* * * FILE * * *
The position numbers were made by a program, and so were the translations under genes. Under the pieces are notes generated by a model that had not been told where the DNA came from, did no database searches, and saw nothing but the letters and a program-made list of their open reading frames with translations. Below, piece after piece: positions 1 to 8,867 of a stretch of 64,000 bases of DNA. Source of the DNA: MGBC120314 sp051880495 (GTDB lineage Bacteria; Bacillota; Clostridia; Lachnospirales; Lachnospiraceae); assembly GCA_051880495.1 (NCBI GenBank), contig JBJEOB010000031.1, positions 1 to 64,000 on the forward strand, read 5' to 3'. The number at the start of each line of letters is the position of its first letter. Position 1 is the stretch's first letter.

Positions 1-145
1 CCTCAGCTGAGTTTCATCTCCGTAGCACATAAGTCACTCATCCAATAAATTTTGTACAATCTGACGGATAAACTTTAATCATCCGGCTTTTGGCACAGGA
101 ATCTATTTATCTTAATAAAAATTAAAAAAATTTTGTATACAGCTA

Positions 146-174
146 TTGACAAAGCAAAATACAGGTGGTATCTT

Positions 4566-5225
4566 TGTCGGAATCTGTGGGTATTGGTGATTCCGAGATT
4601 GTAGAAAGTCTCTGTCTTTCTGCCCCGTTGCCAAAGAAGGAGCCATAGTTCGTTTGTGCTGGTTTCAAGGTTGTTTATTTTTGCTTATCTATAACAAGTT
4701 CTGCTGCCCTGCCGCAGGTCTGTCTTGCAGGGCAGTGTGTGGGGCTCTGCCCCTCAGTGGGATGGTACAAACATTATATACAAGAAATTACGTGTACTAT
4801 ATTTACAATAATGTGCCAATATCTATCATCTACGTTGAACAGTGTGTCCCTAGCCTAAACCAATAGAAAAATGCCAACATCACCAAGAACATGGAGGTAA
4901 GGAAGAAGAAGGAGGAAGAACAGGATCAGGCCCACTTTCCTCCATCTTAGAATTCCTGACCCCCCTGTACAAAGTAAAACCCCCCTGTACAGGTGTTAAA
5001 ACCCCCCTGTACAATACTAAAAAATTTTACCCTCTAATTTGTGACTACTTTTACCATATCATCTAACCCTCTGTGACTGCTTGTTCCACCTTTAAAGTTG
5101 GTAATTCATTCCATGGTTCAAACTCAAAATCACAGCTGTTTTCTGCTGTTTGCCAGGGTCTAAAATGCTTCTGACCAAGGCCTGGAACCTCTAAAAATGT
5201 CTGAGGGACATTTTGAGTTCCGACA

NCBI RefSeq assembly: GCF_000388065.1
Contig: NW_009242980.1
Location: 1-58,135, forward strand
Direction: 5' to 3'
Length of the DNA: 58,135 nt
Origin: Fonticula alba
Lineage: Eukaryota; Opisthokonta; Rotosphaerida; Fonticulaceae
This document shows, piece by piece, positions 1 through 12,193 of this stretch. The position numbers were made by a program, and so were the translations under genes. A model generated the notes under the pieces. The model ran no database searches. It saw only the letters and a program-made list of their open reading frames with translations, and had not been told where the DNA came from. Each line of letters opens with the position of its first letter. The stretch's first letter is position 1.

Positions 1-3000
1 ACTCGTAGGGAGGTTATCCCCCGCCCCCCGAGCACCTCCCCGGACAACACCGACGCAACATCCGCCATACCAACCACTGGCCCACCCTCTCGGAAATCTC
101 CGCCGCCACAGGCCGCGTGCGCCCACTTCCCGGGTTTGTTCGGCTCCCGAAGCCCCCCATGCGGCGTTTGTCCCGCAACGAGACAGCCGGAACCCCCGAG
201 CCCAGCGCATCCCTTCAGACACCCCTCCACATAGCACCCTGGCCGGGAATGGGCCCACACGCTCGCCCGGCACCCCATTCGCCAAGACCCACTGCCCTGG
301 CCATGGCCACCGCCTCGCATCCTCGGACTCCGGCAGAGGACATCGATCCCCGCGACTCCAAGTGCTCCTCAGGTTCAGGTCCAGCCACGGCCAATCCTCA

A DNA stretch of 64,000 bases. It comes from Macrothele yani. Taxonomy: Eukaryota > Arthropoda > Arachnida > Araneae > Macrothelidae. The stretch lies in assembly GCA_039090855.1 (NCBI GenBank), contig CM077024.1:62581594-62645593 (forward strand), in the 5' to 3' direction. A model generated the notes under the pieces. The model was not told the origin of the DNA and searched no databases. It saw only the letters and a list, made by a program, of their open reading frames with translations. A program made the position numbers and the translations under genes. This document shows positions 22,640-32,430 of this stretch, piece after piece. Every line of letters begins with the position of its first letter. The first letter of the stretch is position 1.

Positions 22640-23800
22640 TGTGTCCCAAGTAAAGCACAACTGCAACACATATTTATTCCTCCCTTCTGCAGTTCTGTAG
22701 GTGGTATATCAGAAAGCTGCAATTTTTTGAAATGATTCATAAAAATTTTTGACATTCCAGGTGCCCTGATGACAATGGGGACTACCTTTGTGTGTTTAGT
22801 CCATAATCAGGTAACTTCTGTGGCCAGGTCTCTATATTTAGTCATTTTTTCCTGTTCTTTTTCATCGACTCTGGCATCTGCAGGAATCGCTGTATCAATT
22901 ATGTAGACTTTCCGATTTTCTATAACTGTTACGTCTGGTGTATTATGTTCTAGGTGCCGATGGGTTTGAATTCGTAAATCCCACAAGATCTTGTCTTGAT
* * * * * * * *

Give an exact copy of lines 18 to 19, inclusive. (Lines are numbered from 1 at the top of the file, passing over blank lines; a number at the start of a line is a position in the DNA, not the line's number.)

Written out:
Location: 1-58,135, forward strand
Direction: 5' to 3'